Finally, there’s another post from me.
It took a while. And to be honest, I wasn’t really planning on writing on There is more than IT, but since I migrated the site from WordPress to Jekyll I thought it would be good to write something.
In the years that I have been blogging I used various systems and sites for it. I went from Blogger to WordPress, and now from WordPress to Jekyll.
I’m also blogging on a popular virtualization blog, VMGuru, which also is created with WordPress. We use a lot of plugins to add functionality to WordPress.
WordPress is a great system and has a lot of plugins that can add things and functions to WordPress it originally didn’t have. That is also the problem I think.
This extensibility of WordPress comes with a price:
- When you upgrade WordPress you have to make sure your plugins keep working
- Plugins come and go, so if you want support you have to keep up with all the plugins you have and you even might have to switch from one to the other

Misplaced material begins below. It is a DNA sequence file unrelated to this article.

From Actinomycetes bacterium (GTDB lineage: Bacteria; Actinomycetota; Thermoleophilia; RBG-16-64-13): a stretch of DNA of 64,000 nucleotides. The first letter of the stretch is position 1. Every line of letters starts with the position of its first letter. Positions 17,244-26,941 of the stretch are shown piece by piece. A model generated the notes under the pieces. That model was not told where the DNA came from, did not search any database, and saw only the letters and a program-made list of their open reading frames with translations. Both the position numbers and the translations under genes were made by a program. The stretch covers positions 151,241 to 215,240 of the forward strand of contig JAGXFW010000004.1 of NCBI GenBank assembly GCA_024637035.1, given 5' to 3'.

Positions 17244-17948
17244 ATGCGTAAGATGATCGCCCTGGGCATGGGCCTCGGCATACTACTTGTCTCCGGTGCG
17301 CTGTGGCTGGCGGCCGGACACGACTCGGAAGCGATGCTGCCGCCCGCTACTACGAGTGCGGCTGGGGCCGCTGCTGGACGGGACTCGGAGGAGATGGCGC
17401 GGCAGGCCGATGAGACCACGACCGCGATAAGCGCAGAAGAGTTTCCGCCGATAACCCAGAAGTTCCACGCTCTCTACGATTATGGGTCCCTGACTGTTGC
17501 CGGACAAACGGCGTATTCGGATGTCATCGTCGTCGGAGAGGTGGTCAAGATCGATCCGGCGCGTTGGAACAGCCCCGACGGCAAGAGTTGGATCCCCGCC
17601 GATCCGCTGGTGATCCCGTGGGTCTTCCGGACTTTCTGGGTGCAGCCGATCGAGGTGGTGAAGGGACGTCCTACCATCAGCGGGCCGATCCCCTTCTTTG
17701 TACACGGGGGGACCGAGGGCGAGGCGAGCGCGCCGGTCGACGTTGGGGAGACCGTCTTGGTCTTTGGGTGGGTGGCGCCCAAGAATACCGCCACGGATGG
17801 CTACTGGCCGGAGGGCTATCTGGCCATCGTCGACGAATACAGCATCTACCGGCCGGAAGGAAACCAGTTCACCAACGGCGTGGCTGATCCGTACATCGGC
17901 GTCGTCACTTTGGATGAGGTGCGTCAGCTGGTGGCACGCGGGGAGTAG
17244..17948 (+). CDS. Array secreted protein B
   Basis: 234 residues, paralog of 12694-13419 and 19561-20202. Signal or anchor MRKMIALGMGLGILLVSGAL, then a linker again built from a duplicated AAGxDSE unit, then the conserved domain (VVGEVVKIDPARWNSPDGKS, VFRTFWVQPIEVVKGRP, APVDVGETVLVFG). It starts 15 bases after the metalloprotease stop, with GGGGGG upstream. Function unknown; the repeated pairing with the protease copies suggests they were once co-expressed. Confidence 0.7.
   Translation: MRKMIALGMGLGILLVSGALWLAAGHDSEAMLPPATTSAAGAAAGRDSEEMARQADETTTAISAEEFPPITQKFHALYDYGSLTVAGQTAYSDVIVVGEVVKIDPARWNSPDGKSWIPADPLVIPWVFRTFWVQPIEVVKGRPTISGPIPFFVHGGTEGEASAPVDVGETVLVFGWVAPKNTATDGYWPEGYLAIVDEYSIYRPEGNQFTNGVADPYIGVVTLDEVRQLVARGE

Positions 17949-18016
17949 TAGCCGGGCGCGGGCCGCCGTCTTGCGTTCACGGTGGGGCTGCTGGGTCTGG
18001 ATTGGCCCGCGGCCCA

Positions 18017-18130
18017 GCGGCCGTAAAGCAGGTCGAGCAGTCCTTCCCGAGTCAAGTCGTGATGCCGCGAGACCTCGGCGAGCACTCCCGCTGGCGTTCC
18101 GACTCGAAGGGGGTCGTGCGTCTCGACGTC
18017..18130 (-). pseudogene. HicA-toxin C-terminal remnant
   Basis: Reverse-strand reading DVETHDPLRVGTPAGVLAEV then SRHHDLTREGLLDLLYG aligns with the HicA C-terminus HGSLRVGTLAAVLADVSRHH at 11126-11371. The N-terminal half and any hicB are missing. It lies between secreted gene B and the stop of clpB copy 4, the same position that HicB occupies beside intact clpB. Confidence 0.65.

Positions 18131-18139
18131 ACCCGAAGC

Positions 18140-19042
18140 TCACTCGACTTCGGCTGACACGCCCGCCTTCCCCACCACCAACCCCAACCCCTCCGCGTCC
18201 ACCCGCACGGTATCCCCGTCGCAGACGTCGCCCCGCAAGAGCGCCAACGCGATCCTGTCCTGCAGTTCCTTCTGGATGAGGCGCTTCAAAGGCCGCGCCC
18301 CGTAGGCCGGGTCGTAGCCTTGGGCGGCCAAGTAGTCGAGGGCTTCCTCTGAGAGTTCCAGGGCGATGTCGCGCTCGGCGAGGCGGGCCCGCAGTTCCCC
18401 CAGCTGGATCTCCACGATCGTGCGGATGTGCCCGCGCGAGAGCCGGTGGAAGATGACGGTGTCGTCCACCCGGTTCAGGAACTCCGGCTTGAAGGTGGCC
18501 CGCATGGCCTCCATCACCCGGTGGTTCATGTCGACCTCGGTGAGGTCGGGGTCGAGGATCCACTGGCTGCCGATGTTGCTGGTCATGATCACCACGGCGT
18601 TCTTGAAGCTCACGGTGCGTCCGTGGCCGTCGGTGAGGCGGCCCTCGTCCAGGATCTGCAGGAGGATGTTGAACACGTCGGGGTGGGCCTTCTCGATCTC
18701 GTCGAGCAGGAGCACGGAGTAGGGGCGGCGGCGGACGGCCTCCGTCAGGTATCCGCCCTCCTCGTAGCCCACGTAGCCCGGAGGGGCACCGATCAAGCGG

- Each plugin adds to the code your webserver needs to execute
- Plugins are, just like other software, susceptible to bugs and security risks.
That’s a good question. First let me explain what Jekyll is.
Jekyll is a static site generator. It generates static (HTML) pages from a text file. This is mainly a Markdown file.
Jekyll splits the layout of your website and your texts. When you created the templates that your site uses you don’t have to worry about how the pages are going to look, they will look good.
From then on you can focus on writing your posts, articles, blogs or what you want to create with an easy to understand ‘language’.
For example a hash (#) is a heading type 1 (H1), each hash is a smaller heading (h2, h3, etc)
When you want to start a list, you just type it with a ‘*’.
* item 1 * item 2 * item 3
And it creates:
- item 1
- item 2
- item 3
The same goes for *itallic*, *bold*, etc.
Check out this Markdown site for more on Markdown.
When you’re used to it writing Markdown is easier and more distraction free than all those nice WYSIWYG editors in WordPress.
Since I started with Jekyll I converted and started a couple of blogs to it: